333 East 38th Street, 6th Floor New York, NY 10016
Transforaminal lumbar interbody fusion (TLIF) is surgery on the spine approached from the back of the body with the purpose of placing a bone graft between two vertebrae. The goal is to stabilize the vertebrae and disc so that nerve compression is alleviated, therefore reducing back pain. Advancements in medical technology have opened up TLIF surgery to the benefits of minimally invasive surgical techniques.
What is minimally invasive surgery?
Traditional spine surgery involves making a large incision to open the back, as well as cutting the muscles near the damaged portion of the spine to fully access it. This invasive technique is hard on the patient. Performing TLIF as a minimally invasive surgery improves the experience by requiring small incisions and gently separating muscles near the spine instead of cutting them. This method causes less damage to surrounding tissues, minimizes scarring, reduces blood loss, reduces pain, requires shorter hospital stays, and allows faster recovery.
Why do I need TLIF?
This procedure may be recommended by a spine specialist such as Dr. Fischer at NYU Langone Medical Center in New York City for patients with lower back instability who have not improved with more conservative treatments. Spinal instability can result from conditions like degenerative disc disease, spinal stenosis, or spondylolisthesis. Symptoms of instability in the lower back may include pain, muscle weakness, or numbness. These symptoms might occur in just the back or can run down the hips and legs. A surgeon like Dr. Fischer will consider many factors such as your condition, age, overall health, lifestyle, and expectations before deciding if TLIF is right for you.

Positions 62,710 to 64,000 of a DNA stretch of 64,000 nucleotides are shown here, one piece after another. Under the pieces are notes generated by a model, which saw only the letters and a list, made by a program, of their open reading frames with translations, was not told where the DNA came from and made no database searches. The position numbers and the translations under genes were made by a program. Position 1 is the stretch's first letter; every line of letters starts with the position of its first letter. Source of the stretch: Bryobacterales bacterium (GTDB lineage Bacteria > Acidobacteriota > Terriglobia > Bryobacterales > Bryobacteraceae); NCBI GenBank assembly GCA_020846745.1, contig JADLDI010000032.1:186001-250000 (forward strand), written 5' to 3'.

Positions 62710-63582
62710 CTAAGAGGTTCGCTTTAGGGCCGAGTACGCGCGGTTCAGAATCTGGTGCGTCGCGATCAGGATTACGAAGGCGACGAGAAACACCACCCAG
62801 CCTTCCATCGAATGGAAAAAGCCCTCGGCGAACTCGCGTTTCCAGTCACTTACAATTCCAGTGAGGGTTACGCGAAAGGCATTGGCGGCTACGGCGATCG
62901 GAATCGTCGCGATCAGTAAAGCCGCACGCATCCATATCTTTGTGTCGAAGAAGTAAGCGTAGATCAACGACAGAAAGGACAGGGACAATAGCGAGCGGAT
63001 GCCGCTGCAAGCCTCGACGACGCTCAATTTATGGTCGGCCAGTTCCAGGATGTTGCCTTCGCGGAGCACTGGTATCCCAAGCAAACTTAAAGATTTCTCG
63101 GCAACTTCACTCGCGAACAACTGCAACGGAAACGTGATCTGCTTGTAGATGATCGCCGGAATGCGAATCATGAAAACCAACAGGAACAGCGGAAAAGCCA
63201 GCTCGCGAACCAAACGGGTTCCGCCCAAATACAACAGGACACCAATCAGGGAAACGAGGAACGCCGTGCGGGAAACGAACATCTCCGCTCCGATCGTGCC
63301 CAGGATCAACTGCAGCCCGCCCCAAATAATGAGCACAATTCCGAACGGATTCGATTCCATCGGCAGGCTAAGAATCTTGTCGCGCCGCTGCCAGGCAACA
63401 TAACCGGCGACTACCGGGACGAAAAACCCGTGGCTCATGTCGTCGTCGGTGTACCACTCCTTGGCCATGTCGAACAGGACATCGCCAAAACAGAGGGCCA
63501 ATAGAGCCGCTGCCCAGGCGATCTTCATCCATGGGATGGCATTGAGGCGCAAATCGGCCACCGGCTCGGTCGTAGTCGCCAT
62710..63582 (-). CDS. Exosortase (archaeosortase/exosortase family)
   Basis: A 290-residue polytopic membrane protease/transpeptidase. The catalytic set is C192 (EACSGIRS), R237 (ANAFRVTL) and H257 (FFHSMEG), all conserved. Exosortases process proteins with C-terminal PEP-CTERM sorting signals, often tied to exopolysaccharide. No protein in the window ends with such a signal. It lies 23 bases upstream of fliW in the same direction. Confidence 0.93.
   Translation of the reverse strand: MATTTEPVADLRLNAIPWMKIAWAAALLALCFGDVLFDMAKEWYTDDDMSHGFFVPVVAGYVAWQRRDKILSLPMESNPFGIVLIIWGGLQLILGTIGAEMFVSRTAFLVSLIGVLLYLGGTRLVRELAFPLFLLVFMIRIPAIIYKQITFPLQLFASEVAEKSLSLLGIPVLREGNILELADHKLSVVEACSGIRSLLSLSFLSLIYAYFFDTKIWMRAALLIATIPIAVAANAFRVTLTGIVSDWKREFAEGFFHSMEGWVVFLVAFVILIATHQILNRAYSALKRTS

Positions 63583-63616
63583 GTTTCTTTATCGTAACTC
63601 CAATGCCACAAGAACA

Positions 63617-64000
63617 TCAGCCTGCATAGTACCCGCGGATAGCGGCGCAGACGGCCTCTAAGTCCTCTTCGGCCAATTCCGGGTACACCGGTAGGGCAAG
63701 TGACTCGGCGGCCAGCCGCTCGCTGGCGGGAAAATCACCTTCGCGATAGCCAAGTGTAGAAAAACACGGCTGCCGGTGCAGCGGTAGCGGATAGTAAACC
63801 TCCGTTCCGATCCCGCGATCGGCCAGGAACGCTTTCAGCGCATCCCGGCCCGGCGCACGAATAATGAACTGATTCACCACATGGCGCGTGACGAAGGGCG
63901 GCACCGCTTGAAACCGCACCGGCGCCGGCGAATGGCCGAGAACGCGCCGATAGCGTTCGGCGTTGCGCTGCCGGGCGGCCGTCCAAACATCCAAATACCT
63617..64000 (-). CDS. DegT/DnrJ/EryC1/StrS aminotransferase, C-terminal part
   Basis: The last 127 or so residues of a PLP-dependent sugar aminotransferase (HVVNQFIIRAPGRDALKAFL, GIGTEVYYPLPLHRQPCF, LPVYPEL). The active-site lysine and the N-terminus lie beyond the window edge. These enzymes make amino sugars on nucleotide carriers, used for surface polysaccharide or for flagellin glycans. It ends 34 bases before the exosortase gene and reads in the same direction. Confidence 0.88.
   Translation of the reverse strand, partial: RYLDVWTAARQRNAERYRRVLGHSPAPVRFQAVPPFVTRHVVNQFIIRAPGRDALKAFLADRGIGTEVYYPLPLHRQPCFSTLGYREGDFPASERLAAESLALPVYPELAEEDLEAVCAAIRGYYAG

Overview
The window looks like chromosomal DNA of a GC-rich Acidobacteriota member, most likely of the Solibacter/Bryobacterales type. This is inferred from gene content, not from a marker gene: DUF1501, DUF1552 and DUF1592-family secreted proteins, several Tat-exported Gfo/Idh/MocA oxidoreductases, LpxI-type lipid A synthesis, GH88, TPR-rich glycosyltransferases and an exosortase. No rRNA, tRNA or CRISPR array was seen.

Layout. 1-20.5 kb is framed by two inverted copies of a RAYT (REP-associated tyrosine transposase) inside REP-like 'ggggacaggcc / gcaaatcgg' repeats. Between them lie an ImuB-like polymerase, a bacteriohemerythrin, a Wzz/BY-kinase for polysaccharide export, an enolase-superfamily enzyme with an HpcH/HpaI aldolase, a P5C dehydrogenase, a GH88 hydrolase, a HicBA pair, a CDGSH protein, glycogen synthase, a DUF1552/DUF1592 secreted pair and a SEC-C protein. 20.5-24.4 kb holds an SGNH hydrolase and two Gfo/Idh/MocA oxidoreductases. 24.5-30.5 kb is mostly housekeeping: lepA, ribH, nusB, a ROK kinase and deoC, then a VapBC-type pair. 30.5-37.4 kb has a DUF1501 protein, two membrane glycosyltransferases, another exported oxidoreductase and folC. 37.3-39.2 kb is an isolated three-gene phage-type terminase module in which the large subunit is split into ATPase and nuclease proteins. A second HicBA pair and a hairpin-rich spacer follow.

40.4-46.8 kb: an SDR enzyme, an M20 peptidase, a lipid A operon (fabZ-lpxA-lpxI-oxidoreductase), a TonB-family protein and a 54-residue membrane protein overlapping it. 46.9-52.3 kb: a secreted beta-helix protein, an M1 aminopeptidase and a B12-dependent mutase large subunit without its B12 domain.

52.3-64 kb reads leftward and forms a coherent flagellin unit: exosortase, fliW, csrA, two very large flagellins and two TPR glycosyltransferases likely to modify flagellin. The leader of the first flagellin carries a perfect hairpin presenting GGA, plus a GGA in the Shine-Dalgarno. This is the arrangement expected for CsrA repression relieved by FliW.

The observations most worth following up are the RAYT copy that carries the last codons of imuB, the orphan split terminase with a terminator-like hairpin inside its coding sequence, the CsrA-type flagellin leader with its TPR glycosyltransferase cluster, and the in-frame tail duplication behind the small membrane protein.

Are there risks to TLIF?
As with any surgery, treatment and its results vary according to each patient. Complications due to anesthesia are possible, along with infection, blood loss, blood clots, nerve damage, or bladder or bowel problems. There is also the risk that the bone and graft won’t properly fuse together, potentially requiring additional surgery. Dr. Fischer will explain the TLIF surgery completely and answer all questions you might have.
What about recovery?
The minimally invasive approach to TLIF means shorter hospital stays and quicker recovery time. Often, patients are released from the hospital the day after surgery. Many patients say that their symptoms are immediately improved following surgery, while others experience gradual improvement. Following Dr. Fischer’s instructions will help your recovery go smoothly and you should be returning to your normal activities within a few weeks.